Newport Beach Estate Law Blog

How to choose the right executor of a will

When creating a will, you spend most your time making decisions regarding who will receive your assets when you pass on. While this is important, there's a big question to answer: Who will you choose as the executor of your will?

This is the person who is given the responsibility of taking care of your financial obligations upon your death. Duties include but are not always limited to:

  • Distributing assets based on the will
  • Paying taxes and bills for the estate
  • Maintaining property
  • Making any required court appearances

To help children take over a business, celebrate their success

You know that passing your business on to your kids is a serious matter. A lot of companies fail when they lose the influence of their founders and the children do not put in the same time and energy to sustain them. You do not want this to happen to your company, so you focus on training and teaching your children from a young age. You are grooming them to do your job someday.

This is important, and you are wise to give them practical experience as soon as possible. However, experts warn that it is problematic to only focus on rules, creating a strict sense that the children must not fail. You also want to celebrate the successes that the children have.

When succession planning skips a generation

You have worked hard your whole life to build a business. Although your children are wonderfully successful in their own ways, it's apparent that your predecessor lies elsewhere.

All of this uncertainty about the fate of your business goes out the window when your grandchildren arrive. As you stare into their eyes you begin to realize how important it is for your business to stay in the family. You want nothing more than for your grandchildren to have the opportunity to inherit this company that you have molded with your own hands.

Here are the top benefits of living trusts

There are many options when creating an estate plan and no one-size-fits-all solution. While that may complicate the process, it allows individuals to tailor their estate plans to meet their unique circumstances.

Depending on your situation, you may come to realize that a living trust is the best thing for you and your family.

Remember to change an update your will as needed

Creating a will is one of the most important things you can do in life. You don't want to go through life, especially if you reach various milestones, without the legal protection of a will. Furthermore, a will should be updated when you get a job, get married, have children, have grandchildren, get divorced, when other important elements of your family change and when someone close to you in life dies.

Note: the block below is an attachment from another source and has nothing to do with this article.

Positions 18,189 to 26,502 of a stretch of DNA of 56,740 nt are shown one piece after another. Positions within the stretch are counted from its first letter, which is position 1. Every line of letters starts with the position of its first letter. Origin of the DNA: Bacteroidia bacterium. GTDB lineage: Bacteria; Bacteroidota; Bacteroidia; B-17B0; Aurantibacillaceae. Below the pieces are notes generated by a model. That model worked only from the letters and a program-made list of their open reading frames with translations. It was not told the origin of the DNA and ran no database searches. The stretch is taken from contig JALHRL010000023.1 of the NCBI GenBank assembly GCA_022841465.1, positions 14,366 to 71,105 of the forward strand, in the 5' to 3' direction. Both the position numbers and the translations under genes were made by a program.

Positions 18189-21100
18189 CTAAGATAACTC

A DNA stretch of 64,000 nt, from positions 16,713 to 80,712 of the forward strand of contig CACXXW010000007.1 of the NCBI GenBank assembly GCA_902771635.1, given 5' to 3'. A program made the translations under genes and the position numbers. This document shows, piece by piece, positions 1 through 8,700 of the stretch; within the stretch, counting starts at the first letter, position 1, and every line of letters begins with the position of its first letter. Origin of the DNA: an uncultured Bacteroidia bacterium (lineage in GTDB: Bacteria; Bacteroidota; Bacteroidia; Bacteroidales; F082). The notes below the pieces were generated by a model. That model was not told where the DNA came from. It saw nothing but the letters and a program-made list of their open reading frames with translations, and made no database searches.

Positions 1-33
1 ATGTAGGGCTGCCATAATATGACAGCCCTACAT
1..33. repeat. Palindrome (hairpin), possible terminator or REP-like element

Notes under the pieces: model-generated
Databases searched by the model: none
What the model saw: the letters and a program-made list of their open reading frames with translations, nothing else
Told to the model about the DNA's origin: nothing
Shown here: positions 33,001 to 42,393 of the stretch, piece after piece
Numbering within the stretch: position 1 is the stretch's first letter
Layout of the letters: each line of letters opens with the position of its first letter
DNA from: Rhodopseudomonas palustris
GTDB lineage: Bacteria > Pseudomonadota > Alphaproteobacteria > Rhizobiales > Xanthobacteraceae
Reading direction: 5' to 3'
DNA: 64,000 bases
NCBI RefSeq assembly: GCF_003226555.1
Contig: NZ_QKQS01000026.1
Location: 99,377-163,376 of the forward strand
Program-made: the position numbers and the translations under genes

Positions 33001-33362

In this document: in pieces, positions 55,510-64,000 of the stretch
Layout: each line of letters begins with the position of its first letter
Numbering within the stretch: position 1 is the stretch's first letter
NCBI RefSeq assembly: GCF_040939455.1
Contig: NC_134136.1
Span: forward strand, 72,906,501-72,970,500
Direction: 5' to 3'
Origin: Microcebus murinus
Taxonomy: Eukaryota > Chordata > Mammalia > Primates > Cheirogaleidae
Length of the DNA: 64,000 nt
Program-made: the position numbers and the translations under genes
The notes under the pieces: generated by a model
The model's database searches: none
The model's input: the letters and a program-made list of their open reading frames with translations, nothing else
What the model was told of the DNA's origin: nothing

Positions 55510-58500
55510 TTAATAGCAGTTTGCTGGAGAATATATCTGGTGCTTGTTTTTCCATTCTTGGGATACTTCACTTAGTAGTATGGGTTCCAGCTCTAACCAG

Your will should be reviewed every couple of years to make sure the people named in it are still in your life. This is important in two ways: (1) that you still want to bequeath assets to these individuals and (2) that the people you named are still alive.

Estate planning after a second marriage: Things to consider

If you find yourself moving into your second marriage, you'll need to answer a variety of questions regarding your finances and future.

Most importantly, you should review your current estate plan with the idea of making changes that suit both your existing and new families.

Tips for turning your company over to your children

Ever since you started your family business, you have been hoping to turn it over to your kids. It's your legacy, something you can leave to them that you believe can change their lives.

You want this process to go smoothly, so you need to do your succession planning in advance. Here are a few tips that may help:

What is an incentive trust, and do I need one?

Are you putting off your estate-planning efforts in the hope that one of your beneficiaries will develop some financial restraint or learn how to manage his or her fiscal affairs? There is a possible solution that will allow you to quit delaying your estate planning and start the ball rolling.

It's tough to watch family members lead dissolute lives and squander their money. But when the source of that money is your own hard-earned dollars, it's even harder to accept.

Young parents should plan for the unthinkable now

Many young adults don't realize that they need an estate plan to govern what happens if they can't make decisions for themselves or if they become incapacitated. Unfortunately, this oversight can have a negative impact on the people who are close to that young adult. We understand that starting out a life on your own and trying to build up that life can be complicated, but you should take the time to evaluate your goals and set your estate plan accordingly.

One specific time in your life that you need to make sure your affairs are in order is when you have a child. Young parents don't want to think about their children having to grow up being raised by someone else. Still, you need to take an honest look at this because your estate plan can provide instructions for what needs to happen with your children in the event of your incapacitation or death.


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